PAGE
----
GVC Course (Classroom)

£700.00 inc. VAT

GBP700 including VAT

The General Visual Line of Sight Certificate (GVC) is a new drone qualification that will be introduced from 31 December 2020.

The GVC allows pilots to conduct VLOS (Visual Line of Sight) operations within the Specific Category.

Please note: Course dates are subject to change due to the ongoing coronavirus pandemic. We are currently not taking bookings for Plumpton and Lancaster.


Course Description

The General Visual Line of Sight Certificate (GVC) is a remote pilot competency qualification.

Following the launch of new drone regulations from 31 December 2020, this qualification aligns with certain drone operating categories. As such, pilots holding a GVC are able to conduct Visual Line of Sight (VLOS) operations within the Specific Category.

The iRed GVC course provides a mixture of theory and hands-on, practical assessment. This ensures that pilots have the skills and knowledge to operate their drone safely and responsibly.

Course Content

To gain their GVC, delegates must first attend a training course delivered by a Recognised Assessment Entity (RAE), such as iRed. An RAE is a centre approved by the CAA to deliver drone training courses and certification.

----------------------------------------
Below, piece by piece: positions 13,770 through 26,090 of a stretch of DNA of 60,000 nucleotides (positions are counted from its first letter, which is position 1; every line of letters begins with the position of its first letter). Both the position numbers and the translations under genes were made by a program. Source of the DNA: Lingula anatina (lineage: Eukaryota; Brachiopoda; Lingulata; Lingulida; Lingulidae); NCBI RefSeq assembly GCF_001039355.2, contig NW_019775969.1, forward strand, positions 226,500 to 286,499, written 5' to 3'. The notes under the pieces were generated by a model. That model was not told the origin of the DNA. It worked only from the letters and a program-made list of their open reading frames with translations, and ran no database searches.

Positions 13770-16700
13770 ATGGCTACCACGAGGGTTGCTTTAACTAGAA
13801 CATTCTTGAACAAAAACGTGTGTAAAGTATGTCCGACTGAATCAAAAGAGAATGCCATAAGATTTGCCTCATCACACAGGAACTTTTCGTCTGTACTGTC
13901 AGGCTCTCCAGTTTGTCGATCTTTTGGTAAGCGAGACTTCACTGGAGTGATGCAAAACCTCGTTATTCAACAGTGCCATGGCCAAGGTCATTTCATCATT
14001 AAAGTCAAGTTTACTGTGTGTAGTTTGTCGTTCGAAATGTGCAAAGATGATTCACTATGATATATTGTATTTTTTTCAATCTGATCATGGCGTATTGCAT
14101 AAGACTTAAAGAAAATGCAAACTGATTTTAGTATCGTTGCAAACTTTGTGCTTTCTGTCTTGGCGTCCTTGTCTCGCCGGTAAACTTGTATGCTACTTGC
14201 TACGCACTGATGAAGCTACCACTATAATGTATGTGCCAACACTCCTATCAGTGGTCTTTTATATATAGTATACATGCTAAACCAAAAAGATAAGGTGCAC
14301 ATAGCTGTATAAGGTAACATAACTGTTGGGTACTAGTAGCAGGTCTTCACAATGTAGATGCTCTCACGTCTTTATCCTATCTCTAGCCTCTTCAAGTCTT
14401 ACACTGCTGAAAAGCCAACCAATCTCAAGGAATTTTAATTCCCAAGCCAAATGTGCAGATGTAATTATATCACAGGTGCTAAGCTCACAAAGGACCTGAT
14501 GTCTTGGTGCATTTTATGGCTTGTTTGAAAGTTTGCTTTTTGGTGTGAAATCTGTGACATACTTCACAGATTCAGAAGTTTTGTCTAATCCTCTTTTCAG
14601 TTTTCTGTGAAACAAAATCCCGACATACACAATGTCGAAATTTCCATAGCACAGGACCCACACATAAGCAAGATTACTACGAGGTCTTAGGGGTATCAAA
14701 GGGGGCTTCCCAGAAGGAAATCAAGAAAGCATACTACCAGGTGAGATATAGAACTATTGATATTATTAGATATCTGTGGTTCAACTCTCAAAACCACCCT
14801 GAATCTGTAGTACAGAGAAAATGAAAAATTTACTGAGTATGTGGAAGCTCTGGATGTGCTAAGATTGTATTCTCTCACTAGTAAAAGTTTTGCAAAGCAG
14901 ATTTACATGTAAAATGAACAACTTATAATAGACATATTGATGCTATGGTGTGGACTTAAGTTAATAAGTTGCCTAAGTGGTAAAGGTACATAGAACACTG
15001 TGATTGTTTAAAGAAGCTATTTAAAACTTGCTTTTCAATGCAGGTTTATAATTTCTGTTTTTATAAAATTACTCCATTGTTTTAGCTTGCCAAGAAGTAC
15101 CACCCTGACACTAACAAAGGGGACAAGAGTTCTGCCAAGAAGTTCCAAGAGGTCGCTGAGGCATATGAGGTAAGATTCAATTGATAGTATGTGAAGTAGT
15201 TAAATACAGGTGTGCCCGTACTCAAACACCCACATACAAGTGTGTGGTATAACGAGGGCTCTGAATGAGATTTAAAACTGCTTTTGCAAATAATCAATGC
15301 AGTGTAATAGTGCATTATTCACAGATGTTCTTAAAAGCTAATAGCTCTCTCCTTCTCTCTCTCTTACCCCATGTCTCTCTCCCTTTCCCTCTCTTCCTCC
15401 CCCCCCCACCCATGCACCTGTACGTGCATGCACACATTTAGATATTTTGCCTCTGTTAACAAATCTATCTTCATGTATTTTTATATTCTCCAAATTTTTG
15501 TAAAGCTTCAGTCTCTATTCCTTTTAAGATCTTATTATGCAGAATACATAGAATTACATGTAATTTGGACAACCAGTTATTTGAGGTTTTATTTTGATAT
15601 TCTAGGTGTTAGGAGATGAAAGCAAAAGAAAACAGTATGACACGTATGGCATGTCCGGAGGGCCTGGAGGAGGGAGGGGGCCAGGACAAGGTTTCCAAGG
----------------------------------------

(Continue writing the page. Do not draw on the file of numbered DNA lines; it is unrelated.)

During this course, delegates will learn the essential skills and knowledge needed to operate a drone within the Specific Category. As such, the GVC course introduces delegates to factors such as air law and basic principles of flight, plus flight planning and preparation.

The syllabus includes:

  • Air Law and Responsibilities
  • UAS Airspace Operating Principles
  • Airmanship and Aviation Safety
  • Human Performance Limitations
  • Meteorology
  • Navigation and Charts
  • UAS General Knowledge
  • Operator Responsibilities
  • Operating Procedures

At the end of the course, delegates will sit a 40-question theory exam.

Operations Manual

In addition, delegates will need to produce an Operations Manual. This document sets out the procedures that a pilot will put in place to make sure they are flying their drone safely. As such, the Operations Manual forms part of the practical flight assessment, as delegates will need to follow the procedures listed in their manual during the test.  iRed’s expert instructors will provide templates and guidance for creating an accurate Operations Manual.

Practical Flight Test

After completing the theory course, delegates will also undertake a practical flight test. The GVC course cost also includes the practical flight assessment.  This assessment ensures that a pilot is able to operate safely in the Specific Category, and can competently undertake a range of VLOS operations. For example, delegates will need to demonstrate their procedures before, during, and after a drone flight.

During this comprehensive course, drone pilots will gain the skills and knowledge to conduct a variety of VLOS operations within the Specific Category. After you have successfully completed the theory course, Operations Manual, and flight assessment, iRed will provide you with a ‘recommendation’. You will need to submit your ‘recommendation’, along with your Manual and iRed Certificate, to the CAA for approval of your GVC.